15) can not be counted as determining the start of thirty days; for the
Administrator of the estate was not a proper redemptioner, since, as previously
shown, the right to redeem the share of Marie Garnier did not form part of the
estate of Jose V. Ramirez.

We find no jurisdiction for appellant's claim that the P500,000,00. paid by Uy &
Sons, Inc. for the Garnier share is grossly excessive. Gross excess cannot be
predicated on mere individual estimates of market price by a single realtor.

The redemption and consignation having been properly made, the Uy


counterclaim for damages and attorney's fees predicated on the assumption that
plaintiff's action was clearly unfounded, becomes untenable.

PREMISES CONSIDERED, the judgment appealed from is hereby reversed and


set aside, and another one entered:

(a) Declaring the consignation of P500,000,00 made by appellant Angela M.


Butte duly and properly made;

(b) Declaring that said appellant properly exercised in due time the legal
redemption of the one-sixth (1/6) undivided portion of the land covered by
Certificate of Title No. 59363 of the Office of the Register of Deeds of the City of
Manila, sold on December 9, 1958 by Marie Garnier Vda. de Ramirez to
appellant Manuel Uy & Sons, Inc.

(c) Ordering appellant Manuel Uy & Sons, Inc. to accept the consigned price and
to convey to Angela M. Butte the undivided portion above referred to, within 30
days from the time our decision becomes final, and subsequently to account for
the rentals and fruits of the redeemed share from and after January 15, 1958,
until its conveyance; and.

(d) Ordering the return of the records to the court of origin for further proceedings
conformable to this opinion.

Without finding as to costs.


Republic of the Philippines SUPREME COURT Manila

EN BANC

G.R. No. L-15088 January 31, 1961

TORIBIA FONTANILLA PACIO, SANTIAGO PACIO, ESPERANZA PACIO,


and ROSARIO PACIO, plaintiffs-appellants, vs. MANUELA PACIO BILLON,
BRIGIDA PACIO, and DOMINGA PACIO, defendants-appellees.

Alfredo F. Tadiar for plaintiffs-appellants. Camilo Z. Nisce for defendants-


appellees.

BENGZON, J.:

In 1901, Flaviano Pacio married Severa Jucutan. Herein defendants were their
children. Severa died in 1930; and thereafter Flavio married the plaintiff Toribia
Fontanilla, who bore him the other four plaintiffs.

The dispute between the parties in the La Union court of first instance, concerned
two parcels of land which defendants allegedly retained without any right thereto.
The litigants later agreed to a partition of the first parcel, and the court so
decreed.

As to the second parcel, a hearing was held, and it was awarded to the
defendants, on the ground that it had been donated propter nuptias to Severa, in
1901, by Flaviano Pacio, who was then admittedly the owner.

According to the stipulation of facts:

. . . a donation propter nuptias was made in a private instrument by Flaviano


Pacio in favor of his first wife Severa Jucutan, before their marriage on June 4,
1901 . .;

3. That the land continued to be declared in the name of Flaviano Pacio


notwithstanding this donation propter nuptias until 1956 when the same was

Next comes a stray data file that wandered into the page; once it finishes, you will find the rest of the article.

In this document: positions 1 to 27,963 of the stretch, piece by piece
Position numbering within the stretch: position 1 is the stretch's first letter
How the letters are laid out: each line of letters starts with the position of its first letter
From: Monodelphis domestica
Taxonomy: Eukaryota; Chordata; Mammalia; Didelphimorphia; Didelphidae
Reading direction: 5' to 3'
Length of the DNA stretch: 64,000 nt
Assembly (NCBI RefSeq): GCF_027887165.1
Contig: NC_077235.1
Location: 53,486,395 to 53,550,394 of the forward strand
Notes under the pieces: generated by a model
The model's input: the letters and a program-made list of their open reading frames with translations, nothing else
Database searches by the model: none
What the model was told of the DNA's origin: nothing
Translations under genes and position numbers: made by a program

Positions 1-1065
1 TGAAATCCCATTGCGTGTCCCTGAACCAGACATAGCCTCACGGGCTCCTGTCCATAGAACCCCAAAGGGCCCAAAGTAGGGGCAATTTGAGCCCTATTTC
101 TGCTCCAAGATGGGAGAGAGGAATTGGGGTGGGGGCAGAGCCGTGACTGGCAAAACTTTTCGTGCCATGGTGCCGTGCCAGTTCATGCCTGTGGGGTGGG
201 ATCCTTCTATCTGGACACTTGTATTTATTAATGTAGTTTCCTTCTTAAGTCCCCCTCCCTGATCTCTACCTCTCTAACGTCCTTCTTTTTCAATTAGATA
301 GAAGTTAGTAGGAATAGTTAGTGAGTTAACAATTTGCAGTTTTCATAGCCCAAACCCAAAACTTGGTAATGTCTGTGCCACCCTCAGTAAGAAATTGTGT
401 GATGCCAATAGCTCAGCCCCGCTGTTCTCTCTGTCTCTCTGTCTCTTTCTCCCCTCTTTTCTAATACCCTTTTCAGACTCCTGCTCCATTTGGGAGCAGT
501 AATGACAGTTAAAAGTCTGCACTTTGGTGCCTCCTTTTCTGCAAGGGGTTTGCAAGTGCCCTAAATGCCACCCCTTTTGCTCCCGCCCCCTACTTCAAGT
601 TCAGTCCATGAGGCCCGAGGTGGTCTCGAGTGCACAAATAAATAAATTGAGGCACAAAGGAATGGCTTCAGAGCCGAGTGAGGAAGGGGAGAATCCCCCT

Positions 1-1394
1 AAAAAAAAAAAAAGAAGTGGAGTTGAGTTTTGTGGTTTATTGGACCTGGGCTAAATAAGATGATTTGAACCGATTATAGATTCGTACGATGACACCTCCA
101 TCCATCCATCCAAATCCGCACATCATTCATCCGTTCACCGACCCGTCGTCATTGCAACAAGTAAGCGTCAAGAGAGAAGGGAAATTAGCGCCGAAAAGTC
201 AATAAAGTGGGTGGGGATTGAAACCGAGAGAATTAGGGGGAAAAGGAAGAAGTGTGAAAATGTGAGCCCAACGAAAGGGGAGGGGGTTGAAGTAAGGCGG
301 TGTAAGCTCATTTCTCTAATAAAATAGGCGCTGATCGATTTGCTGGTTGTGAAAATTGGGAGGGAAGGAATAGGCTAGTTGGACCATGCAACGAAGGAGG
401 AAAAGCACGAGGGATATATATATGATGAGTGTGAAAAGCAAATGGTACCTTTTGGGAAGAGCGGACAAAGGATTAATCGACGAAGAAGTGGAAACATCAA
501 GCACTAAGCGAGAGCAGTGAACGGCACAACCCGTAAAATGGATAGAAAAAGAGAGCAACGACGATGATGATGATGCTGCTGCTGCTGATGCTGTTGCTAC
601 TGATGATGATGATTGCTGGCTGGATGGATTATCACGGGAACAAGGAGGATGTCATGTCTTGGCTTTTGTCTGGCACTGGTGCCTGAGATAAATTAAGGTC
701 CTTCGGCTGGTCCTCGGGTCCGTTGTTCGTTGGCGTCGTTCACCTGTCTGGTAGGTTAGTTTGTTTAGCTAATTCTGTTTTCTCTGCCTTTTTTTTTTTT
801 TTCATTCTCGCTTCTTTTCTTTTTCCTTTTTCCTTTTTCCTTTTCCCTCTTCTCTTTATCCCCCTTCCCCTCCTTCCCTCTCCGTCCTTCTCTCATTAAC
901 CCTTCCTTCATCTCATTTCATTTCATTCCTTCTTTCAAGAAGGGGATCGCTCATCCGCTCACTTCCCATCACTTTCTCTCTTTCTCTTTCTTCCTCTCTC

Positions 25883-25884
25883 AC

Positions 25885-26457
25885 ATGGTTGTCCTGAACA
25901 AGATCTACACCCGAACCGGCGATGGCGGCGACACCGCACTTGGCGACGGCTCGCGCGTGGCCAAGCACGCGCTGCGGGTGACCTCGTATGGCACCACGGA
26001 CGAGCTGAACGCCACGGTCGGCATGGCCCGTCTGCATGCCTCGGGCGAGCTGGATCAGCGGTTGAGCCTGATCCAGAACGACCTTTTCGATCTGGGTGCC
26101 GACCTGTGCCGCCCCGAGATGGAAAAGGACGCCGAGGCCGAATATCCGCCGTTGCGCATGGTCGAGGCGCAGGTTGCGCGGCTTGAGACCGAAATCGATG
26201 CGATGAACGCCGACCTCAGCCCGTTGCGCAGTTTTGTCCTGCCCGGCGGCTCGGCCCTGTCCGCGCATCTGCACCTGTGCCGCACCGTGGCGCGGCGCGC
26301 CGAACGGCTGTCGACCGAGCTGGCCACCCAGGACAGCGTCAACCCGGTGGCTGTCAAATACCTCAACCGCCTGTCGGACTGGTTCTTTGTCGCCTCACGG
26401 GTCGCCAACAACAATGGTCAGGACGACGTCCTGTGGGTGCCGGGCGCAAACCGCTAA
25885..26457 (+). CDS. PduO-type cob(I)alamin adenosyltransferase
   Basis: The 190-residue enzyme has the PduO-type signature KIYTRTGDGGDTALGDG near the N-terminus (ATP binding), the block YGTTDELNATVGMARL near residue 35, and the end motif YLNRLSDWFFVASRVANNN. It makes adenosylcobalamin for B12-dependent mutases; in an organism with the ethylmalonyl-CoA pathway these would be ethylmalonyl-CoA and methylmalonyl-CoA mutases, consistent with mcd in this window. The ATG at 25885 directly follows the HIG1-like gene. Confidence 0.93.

changed in the name of the defendants Brigida, Manuela and Dominga, all
surnamed Pacio;

4. That land taxes were paid in the name of Flaviano Pacio as shown by tax
receipts for the years 1931, 1933, 1934, 1935, 1940, 1942, 1943, 1944, 1945,
1946, 1947, 1948, 1949, 1955, and 1956;

5. That Flaviano Pacio died on November 2, 1951;


xxx xxx xxx

8. That defendants lived with their father and the second wife, Toribia Fontanilla,
from the date of their marriage in 1933, except Manuela who left on the date of
her marriage in 1941, and returned in 1946, and Dominga who left in 1943 and
Brigida is presently living with the other defendants;

9. That while the plaintiffs and the defendants lived together during the said
period, they equally shared all the harvests reaped from the land in the litigation;

10. That the land taxes were paid on both parcels (a) and (b) in the names of the
defendants starting with the year 1957 when the tax declarations were changed
into their names on December 20, 1956; . . .,"

The plaintiffs-appellants contend that the donation was void, because it was not
made in a public instrument. They are right. Art. 633 of the Spanish Civil Code
states that "In order that a donation of real property be valid it must be made by
public instrument in which the property donated must be specifically described
and the amount of the encumbrances to be assumed by the donee expressed . .
.." .

And this Court has held that a donation propter nuptias of real property written on
a private instrument is not valid even between the parties. 1

The trial judge said "a donation propter nuptias in order to be valid between the
donor and the donee, need not be embodied in a public instrument as such
formality is only necessary for registration purposes in the Office of the Register
of Deeds" so as to bind third persons. He was obviously applying the new
principles in the Philippine Civil Code effective in the year 1950.2 But in 1901
when the gift was made, the law was contained in the Spanish Civil Code,
according to which, even between the parties, the donation must be in a public
instrument.

Realizing the force of plaintiffs' point, defendants emphasize that the deed of